Fight Fire With Fire To Address Generative AI in 2024

Ryan Waite
Vice President
A voting attendant unrolls a roll of voting stickers.

Amid the usual debates over inflation and immigration, a new and growing cloud hangs over America’s next presidential election: generative artificial intelligence (AI).

For the first time in U.S. history, Americans are broadly concerned about AI’s potentially adverse impact on the 2024 race. Over half of U.S. voters believe AI-related misinformation will affect the presidential election outcome in 2024, with millions of Democrats and Republicans expressing similar concerns. It is no surprise that Senate Majority Leader Chuck Schumer hosted an AI Insight Forum earlier this month, with elected officials and business leaders now discussing federal legislation to regulate AI.

Corporate America is taking notice, with Silicon Valley actively pursuing the disclosure of so-called synthetic content. Google recently required political advertisers to disclose the use of AI in audio clips and images.

As Americans wade into the deep end of the 2024 election cycle, we are navigating uncharted waters. AI-generated content can have real-world and real-time consequences, which were all too apparent when a fake picture of a Pentagon explosion shook social media and the stock market this past May. What if Joe Biden or Donald Trump is the victim next time around? Or, worse yet, the culprit?

People are right to wonder, but these are the real questions to ask: Are there common-sense practices or policies that will help us accurately sift through a flood of AI-generated material, and discern what is real or not? And who is responsible to enforce such policies?

It is not difficult to imagine the following scenario: Candidate A pulls away in the polls and looks like a shoe-in. Candidate B’s team generates a scathing, but fake, piece of AI-generated content, just before ballots drop. The salacious content goes viral and severely hampers Candidate A’s electability. A week or two after the election has been called for Candidate B, it comes out that the whole scandal was fake and Candidate A was wrongly cheated out of an election.

This is perhaps an even likelier scenario: A piece of compromising information comes out about Candidate A, but the accusation is denied, claiming the candidate is the victim of an AI-generated scheme. Candidate A goes on to win, but when it comes out later that the accusation was actually true, Americans have all moved on to more important items, such as Netflix making Suits popular again.

In terms of regulation, many solutions will be retroactive, after a malicious act of AI usage has occurred and presumably caused significant damage. A proactive approach is more uncertain, but undoubtedly worth considering.

Here’s one answer to the AI question: the back-burn solution. One common technique in fighting wildfires is called “back burning,” which means starting smaller fires along a man-made or natural firebreak in front of a larger fire front. In practice, the controlled fires eliminate the fuel in the path of a broad wildfire, erecting a barrier in front of an oncoming forest fire as it uses up all available fuel.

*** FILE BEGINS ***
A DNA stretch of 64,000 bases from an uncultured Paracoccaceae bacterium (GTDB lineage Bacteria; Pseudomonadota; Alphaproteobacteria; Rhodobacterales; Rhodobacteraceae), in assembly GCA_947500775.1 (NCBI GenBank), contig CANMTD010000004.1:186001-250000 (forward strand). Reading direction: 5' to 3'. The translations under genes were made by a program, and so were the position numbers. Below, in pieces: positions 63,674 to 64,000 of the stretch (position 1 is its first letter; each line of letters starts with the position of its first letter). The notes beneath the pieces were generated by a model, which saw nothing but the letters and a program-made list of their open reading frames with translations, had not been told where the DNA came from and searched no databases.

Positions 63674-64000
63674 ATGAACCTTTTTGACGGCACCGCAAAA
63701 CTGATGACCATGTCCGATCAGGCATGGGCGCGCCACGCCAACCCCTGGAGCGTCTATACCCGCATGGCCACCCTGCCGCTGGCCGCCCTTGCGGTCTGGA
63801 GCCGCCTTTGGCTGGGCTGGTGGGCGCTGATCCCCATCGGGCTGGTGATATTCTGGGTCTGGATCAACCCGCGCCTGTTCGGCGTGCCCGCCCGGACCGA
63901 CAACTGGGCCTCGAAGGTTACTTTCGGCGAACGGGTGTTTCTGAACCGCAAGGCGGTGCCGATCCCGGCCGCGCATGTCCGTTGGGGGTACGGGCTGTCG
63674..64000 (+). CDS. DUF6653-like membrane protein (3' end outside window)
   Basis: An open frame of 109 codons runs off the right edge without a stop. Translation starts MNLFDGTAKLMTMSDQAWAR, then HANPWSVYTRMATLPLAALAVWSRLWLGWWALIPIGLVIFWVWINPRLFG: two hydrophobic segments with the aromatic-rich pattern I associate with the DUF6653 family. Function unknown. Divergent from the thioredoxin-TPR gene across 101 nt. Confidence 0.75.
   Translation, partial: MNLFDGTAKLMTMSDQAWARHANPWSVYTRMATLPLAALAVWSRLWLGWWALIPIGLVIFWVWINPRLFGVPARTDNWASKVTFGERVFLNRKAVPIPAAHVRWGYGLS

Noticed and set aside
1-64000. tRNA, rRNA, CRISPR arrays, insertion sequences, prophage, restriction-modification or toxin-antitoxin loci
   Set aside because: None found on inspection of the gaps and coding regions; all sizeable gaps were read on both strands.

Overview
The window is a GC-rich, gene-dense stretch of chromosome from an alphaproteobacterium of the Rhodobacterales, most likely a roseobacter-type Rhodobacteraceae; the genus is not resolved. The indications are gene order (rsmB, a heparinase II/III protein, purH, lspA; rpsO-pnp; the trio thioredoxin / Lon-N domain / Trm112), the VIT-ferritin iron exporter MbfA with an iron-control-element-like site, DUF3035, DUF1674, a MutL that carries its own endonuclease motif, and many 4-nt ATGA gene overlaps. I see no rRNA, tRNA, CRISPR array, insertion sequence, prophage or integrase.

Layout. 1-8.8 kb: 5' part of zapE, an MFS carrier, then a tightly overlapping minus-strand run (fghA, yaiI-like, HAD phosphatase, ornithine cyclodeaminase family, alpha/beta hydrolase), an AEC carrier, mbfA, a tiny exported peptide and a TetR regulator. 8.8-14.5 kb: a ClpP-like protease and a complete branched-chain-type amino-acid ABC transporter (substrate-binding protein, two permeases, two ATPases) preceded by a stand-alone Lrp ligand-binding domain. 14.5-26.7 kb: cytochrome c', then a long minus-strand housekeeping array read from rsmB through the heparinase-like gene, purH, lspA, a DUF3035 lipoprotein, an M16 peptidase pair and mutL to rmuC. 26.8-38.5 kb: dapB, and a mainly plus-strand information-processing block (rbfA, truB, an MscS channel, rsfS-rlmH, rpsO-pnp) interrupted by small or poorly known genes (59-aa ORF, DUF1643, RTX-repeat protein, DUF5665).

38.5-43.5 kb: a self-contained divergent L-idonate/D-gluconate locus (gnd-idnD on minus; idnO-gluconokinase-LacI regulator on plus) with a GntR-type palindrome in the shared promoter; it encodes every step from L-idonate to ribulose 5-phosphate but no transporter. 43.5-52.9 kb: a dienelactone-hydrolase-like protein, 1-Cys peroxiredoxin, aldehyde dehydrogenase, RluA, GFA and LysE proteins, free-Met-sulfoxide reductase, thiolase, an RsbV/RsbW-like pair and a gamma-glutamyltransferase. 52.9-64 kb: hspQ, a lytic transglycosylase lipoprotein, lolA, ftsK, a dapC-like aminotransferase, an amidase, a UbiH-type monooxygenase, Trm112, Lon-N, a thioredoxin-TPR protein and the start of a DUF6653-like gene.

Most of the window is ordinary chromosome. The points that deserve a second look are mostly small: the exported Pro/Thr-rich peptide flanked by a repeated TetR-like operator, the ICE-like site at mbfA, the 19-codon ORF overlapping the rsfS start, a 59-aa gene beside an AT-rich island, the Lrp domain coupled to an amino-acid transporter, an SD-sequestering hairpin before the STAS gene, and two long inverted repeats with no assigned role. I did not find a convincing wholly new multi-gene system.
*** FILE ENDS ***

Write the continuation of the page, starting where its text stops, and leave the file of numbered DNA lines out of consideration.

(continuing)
In a similar sense, we can fight the spreading AI fire with more fire. If it is possible to train AI to manufacture fake images and audio clips, it is also possible to train AI to identify and flag AI-generated content. There are already tools that can distinguish one form of content from another, making it transparently known to the people consuming the content. At that point, the content can either be viewed or heard with caution, put up for review, or removed (let’s say, by Facebook or X).

A centralized database of “known offenders” could also be created and checked to ensure that previous hoaxes don’t make the rounds again. This type of solution would solve the short-term issue of reputational damage while also eliminating the likelihood of repeat offenses down the road. The integration of an up-to-the-minute monitoring mechanism against a database of known falsehoods—combining both AI identification and centralization—essentially serves as a digital firebreak. And so, the fire is contained.

Technology companies, for starters, should consider the back-burn solution as our election year nears. After all, who knows generative AI better than generative AI?

Any attempt to stop AI-wielding bad actors in 2024 will be far from complete. Bad actors do exist, and that isn’t going away—not now, not ever. There are important free-speech issues to consider, so individual liberties are not needlessly infringed by government regulators and other entities. Any regulation also raises ethical and moral questions regarding generative or even predictive AI’s ability to identify “truth,” and those questions should be taken seriously. But one thing is clear: This election cycle, we need to be prepared to stop AI-generated misinformation on a broad scale.

The fire-fighting-fire strategy appears to be an efficient, effective approach in the short run, as bigger-picture questions are answered. While AI quietly fights against itself, Americans can all go back to politics as usual, and more episodes of Suits. Who knows: After the writer’s strike is settled, perhaps Netflix will give us another season of shocking lawsuits and serious-looking file folders—all AI-free, of course.

Read the complete article on Newsweek.

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